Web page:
The NEW Church Having lived in the house of Naaman for some time, the slave girl would have known of his military genius. His king had high admiration for Naaman. As did, unbeknownst to him, his slave girl’s God. This foreign God—the Israelite God—demonstrated His inclusive nature, in the life of Naaman, when “through him the Lord had given Aram great victories” (verse 1). Only later, would Naaman realise how very involved the true God was in his life. Hundreds of years later, Jesus would say, “Love your enemies! Pray for those who persecute you!” (Matthew 5:44). Could it have been the presence of this little slave girl—her prayers and her love—that brought the hand of God and His military blessings to Naaman? a king’s ransom Evidently this little maid held the respect of Naaman. He decided not only to visit Israel’s prophet, but to do it through proper channels. His actions show he believed his slave girl’s God was worth the risk. First Naaman went to his king. He revealed his leprosy, which normally would result in banishment, but quickly followed it up with the promise of a miracle cure from the prophet in Israel. The king, relieved the banishment of his right-hand-man can wait until another day, jumps at the opportunity for some foreign diplomacy. He writes a letter to the king of Israel, has servants load wagons full of treasure in payment for the healing and 36
DIVE into Nurture farewells Naaman. One can imagine the emotional turmoil Naaman’s wife suffered while her husband confessed his ailment to the king. Would her sweet Naaman be banished to the caves like every other leper? Her joy upon seeing him ride into the yard with an entourage in tow—treasure and a military escort—would have been beyond words. Naaman was alive and off to see the prophet. Naaman had achieved a lot already. He had humbled himself before his wife—revealing his leprosy to her. He had acted on the advice of a child, a girl, an Israelite slave—about as low as one could be in their society. And he had bared his soul to his king, risking death. All of this was but a training ground for the humility of heart that would be demanded on the road ahead. As Naaman and his military parade rushed through the outer towns of Israel, mothers hurried their little ones indoors. Men hid in the shadows of thatched roofs and watched the shimmering chariots, bedecked soldiers and a fluttering white flag held high by the lead horseman. The Armenians made a bee-line for Israel’s capital. What would come of this most unusual, broad daylight display? What kind of trick was this? Arriving at the lodging place of the king of Israel, Naaman’s men were met by the royal guard. They waved the truce flag high and presented the letter from their king. It was addressed to the king of Israel and was hastily delivered. When God’s king opened the letter, it read, “With this letter 37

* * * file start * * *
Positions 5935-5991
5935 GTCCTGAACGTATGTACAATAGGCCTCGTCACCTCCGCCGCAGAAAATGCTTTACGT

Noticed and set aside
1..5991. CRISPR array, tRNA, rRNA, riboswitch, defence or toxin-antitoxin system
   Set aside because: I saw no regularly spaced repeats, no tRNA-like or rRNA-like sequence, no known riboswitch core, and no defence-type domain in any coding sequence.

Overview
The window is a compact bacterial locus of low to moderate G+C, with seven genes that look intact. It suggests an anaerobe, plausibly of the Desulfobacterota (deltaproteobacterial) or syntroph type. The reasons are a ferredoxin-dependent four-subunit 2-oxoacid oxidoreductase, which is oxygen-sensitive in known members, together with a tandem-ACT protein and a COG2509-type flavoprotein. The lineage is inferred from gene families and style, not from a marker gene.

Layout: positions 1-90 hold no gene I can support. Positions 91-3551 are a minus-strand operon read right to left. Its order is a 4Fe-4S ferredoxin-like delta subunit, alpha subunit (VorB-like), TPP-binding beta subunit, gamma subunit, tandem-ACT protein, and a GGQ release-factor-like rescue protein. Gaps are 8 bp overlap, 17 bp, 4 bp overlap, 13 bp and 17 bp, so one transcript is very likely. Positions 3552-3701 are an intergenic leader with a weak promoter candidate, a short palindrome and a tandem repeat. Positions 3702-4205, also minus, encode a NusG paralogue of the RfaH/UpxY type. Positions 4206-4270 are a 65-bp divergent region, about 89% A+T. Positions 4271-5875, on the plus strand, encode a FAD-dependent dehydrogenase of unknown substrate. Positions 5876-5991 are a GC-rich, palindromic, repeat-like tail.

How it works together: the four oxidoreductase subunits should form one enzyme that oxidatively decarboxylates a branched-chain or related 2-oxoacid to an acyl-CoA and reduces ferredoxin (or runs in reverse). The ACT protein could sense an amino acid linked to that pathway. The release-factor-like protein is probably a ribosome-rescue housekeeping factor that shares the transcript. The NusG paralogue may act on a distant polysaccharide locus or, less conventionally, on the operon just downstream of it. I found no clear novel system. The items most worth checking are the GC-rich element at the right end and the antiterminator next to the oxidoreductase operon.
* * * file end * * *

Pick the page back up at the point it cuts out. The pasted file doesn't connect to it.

The NEW Church I present my servant Naaman. I want you to heal him of his leprosy” (verse 6). Israel’s king tore his clothes—an unthinkable act for God’s leader—and declared, “This man sends me a leper to heal! Am I God, that I can give life and take it away? I can see that he’s just trying to pick a fight with me” (verse 7). Not for a second did Israel’s king consider this an opportunity to represent his God and demonstrate His power. The king, in his moment of distress, had no such thought. A message came from the prophet Elisha rebuking the king, “Why are you so upset? Send Naaman to me, and he will learn that there is a true prophet here in Israel” (verse 8). Elisha saw the situation for what it was—an opportunity to represent the Almighty God to an honest man seeking healing. a humble heart When Naaman arrived at the prophet’s door—a moment he had been imagining and anticipating with every step of the journey—he was distraught by the brazen reception he received. The prophet refused to come to the door. Instead, a servant came out with a message from Elisha: “Go and wash yourself seven times in the Jordan River. Then your skin will be restored, and you will be healed of your leprosy” (verse 10). Naaman’s ultimate moment of testing had arrived. He was a man of protocol and procedure. He was respectable and expected to be treated as such. Naaman was irate. He began to lash out, “I thought he would certainly come out to meet me! I 38